“coincidentally manufactured,” i.e., produced as a byproduct of some other activity. An
example of this is the production of nitrate compounds as a result of wastewater
treatment or the creation of acid gases in power generation.

Processed Chemicals

In Massachusetts, the predominant activity is “processing,” where a listed chemical is
incorporated into a product. Copper accounts for about 23% percent of the 906 million
pounds of chemicals reported processed in 1998, approximately 206 million pounds.

      Figure 11 – 1998 Chemical Use (does not include trade secret)


                                                           Processed
                                                              77%




               Otherwise Used
                    19%          M anufactured
                                      4%
                                                                                 Page 13



Otherwise Used Chemicals

The “otherwise used” category represents 19% of the 1.2 billion pounds of total non-trade
secret statewide use reported in 1998 by TURA filers. “Otherwise used” chemicals are
involved in such ancillary activities as cleaning or providing the carrier solvent for paint
application.

There has been, in fact, a slight increase in “otherwise used” chemicals since 1994, when
the remaining CERCLA (U.S. Comprehensive Environmental Response, Compensation
and Liability Act) chemicals were phased in. TURA filers reported an 8 million pound
non-production adjusted increase in otherwise used chemicals, from 221 million in 1994
to 227 million in 1998.

Top 20 Chemicals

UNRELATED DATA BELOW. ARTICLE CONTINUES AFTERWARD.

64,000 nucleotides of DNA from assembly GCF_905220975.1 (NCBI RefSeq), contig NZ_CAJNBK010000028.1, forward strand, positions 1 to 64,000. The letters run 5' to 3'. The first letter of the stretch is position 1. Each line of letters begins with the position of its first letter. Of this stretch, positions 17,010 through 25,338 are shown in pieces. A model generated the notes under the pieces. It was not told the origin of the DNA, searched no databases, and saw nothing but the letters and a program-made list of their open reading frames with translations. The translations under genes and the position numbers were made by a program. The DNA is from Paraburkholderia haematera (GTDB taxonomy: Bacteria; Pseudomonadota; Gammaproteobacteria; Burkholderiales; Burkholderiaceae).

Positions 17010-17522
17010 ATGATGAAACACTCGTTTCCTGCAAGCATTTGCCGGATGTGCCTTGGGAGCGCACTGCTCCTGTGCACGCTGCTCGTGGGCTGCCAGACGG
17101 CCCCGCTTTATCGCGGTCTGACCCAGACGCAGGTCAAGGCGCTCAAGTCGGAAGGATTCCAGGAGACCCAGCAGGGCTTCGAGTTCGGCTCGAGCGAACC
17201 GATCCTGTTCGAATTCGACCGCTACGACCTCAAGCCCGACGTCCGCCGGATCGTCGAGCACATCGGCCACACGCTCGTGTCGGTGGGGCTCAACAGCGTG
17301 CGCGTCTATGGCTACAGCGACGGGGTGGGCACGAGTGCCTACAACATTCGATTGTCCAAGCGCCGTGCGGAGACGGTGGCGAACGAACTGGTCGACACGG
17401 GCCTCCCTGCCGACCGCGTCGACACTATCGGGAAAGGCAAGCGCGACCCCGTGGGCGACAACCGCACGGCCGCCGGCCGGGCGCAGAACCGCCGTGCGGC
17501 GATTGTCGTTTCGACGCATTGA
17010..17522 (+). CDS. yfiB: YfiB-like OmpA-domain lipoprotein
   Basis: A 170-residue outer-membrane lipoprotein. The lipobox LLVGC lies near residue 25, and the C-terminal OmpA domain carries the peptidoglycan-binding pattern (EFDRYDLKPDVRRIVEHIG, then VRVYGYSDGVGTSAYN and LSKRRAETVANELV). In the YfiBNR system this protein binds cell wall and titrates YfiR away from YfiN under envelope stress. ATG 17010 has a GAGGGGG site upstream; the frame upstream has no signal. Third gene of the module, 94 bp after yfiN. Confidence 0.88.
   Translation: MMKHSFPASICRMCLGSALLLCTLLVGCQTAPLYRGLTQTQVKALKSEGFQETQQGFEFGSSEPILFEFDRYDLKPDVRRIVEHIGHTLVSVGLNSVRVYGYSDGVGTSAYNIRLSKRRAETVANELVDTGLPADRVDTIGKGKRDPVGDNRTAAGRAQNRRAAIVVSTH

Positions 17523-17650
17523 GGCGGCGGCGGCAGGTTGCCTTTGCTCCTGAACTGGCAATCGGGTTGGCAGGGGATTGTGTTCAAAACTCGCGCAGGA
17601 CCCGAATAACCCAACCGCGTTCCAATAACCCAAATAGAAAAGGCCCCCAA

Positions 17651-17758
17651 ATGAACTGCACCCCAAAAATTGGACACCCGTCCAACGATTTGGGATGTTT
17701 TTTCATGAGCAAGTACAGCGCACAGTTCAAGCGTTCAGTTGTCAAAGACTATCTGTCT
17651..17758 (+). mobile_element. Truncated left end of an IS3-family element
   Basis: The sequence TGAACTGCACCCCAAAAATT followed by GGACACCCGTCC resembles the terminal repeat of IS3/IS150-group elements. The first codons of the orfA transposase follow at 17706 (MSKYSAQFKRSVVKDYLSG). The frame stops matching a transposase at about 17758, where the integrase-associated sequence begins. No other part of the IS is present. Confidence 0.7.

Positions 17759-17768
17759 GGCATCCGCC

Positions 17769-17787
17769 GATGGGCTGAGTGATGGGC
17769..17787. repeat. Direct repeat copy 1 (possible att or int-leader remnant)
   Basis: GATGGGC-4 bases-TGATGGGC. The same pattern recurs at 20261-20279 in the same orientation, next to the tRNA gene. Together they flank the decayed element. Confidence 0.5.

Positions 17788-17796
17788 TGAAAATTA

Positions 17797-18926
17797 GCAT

Looking at chemicals across the board in 1998, 188 chemicals were reported out of
1,420 TURA-listed chemicals. Of the 188, twenty chemicals accounted for 72% of the
total use reported statewide. For some of these chemicals, trade secret claims have been
made, so that Tables 4 and 5 shows the reported quantities of the 1998 top 20 chemicals,
excluding confidential business information, unless otherwise indicated.

Under DEP‟s trade secret procedures, aggregated information on the top 20 chemicals
may be made public. The total use of the top 20 chemicals was 968.8 million pounds
(including trade secret information). Note that the sum of the total use data in Table 4 is
less than 968.8 million pounds because only non-trade secret quantities are presented in
Table 4.

Of the 1998 top 20 chemicals used, two substances dominate: styrene monomer, which
accounts for 35% of the total top 20, and copper, which amounts to 21% of the total.
Styrene monomer is the building block for various plastics, while coppers predominant
uses include the manufacturing of printed circuit boards and cable wire.

The 1998 top 20 chemicals generated as byproduct accounted for 86% of the total
byproduct generated statewide or 137 million pounds (including trade secret